This is a constant debate in some circles. Many execs and managers don’t want to spend money or chew up their budgets on IT. In a sense I get that. ‘Didn’t we upgrade that 2 years ago?’ or ‘Why do I need this?’ are common questions in offices and boardrooms. Let’s face it…technology is constantly evolving. The moment you purchase the new iPhone means that you are six months away from rumors about the next iPhone which is even better. The latest and greatest software from one vendor is the flavor this month, but next year something new will come out from a different player and it will have features that today’s product doesn’t have. When does it end? It doesn’t. This is the cycle. There’s no wonder that some see IT as a cost center. There is an expectation to spend a certain amount each year to modernize or shore up. Where’s the benefit? Oftentimes, the benefits are in what you don’t see. Just as often, organizations learn the value the hard way, through lost productivity or stolen data.

Those of us in IT know the value add that we provide. Critical systems need to be optimized and hardened, modern technologies should be leveraged, and key infrastructure spends should be made in order to make your business function efficiently, and more importantly, to protect your data and users. This is true now, more than ever. Cyber security is more important than ever and the ramifications of not being prepared are everywhere. HBO is being blackmailed under the threat of leaking a vast amount of internal data such as executive email addresses, personal phone numbers for cast members of various shows, and even worse, who may be the next to die on Game of Thrones!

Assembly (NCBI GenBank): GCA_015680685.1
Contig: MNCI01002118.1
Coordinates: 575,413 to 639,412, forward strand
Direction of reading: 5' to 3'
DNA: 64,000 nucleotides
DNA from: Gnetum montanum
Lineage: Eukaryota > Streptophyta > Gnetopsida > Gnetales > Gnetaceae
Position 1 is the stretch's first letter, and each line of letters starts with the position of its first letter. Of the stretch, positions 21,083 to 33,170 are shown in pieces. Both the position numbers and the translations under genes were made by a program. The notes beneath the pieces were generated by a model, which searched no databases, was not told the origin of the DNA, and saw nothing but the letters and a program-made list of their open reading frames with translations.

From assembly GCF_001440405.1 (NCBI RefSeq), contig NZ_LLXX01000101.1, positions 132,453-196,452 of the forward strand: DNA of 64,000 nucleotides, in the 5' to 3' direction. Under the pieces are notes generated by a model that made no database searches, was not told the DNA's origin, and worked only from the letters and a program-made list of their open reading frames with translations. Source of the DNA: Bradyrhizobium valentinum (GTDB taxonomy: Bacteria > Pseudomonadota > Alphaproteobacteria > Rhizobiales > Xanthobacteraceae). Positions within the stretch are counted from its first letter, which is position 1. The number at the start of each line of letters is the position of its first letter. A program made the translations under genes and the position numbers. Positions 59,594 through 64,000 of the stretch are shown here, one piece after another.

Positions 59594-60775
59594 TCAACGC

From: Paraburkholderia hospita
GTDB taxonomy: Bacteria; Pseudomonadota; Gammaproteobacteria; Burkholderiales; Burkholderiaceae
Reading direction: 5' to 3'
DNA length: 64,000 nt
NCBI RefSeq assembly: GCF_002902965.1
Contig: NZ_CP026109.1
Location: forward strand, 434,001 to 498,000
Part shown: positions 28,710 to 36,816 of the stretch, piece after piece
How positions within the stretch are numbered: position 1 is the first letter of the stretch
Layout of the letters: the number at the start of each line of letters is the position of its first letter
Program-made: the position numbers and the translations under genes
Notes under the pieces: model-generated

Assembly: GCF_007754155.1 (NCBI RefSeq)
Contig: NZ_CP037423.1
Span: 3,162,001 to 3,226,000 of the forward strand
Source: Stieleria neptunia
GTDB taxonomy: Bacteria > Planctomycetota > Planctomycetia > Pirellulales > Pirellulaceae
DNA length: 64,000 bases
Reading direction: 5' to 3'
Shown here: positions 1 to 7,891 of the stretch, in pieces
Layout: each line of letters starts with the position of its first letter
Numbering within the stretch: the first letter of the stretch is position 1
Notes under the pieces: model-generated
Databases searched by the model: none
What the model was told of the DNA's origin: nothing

Was this theft of information a direct result of a decision to not spend enough on IT? Maybe. Maybe not. It could have simply been bad luck. Perhaps stakeholders believed that their infrastructure was secure. This doesn’t let them off the hook, however. Regardless of why it happened, it happened. New vulnerabilities are popping up all the time. The security landscape is ever-evolving. IT departments should constantly be on guard. Complacency can be dangerous. The value add in technology can be realized through refining processes, tightening security, and ensuring that you aren’t resting on your laurels.

We can’t simply point the finger at HBO though. They aren’t the only organization to be compromised in the last few years. This is becoming a trend. Simply ‘Google’ data breaches and you will see a plethora of companies which have lost user records and/or intellectual property. Bank robbers and jewel thieves have been partially replaced by people with computers looking to market data that doesn’t belong to them. Data can be converted to currency in the modern world. Every organization, regardless of size, should be concerned about this. As a result, IT should no longer be seen as a cost center. As I referenced in the first paragraph, some of the value in IT spend may not jump out at you. Not being breached is an example of that ‘less visible’ value add. Purchasing a security system for your home can be viewed only as an expense unless you find out that it actually deterred a break in. What about insurance products? We pay for car insurance, home insurance, travel insurance, and life insurance…hoping to never actually need it. Again, you may only see the benefit when you need to repair your car or home, or require special care or medications. When you really think about it, these costs have real value. Once you stop looking at IT as a cost center and think of it more in terms of a security system or insurance, you may get the true value of what technology spend offers: safety, security, and peace of mind. It may be the best money you’ve ever spent.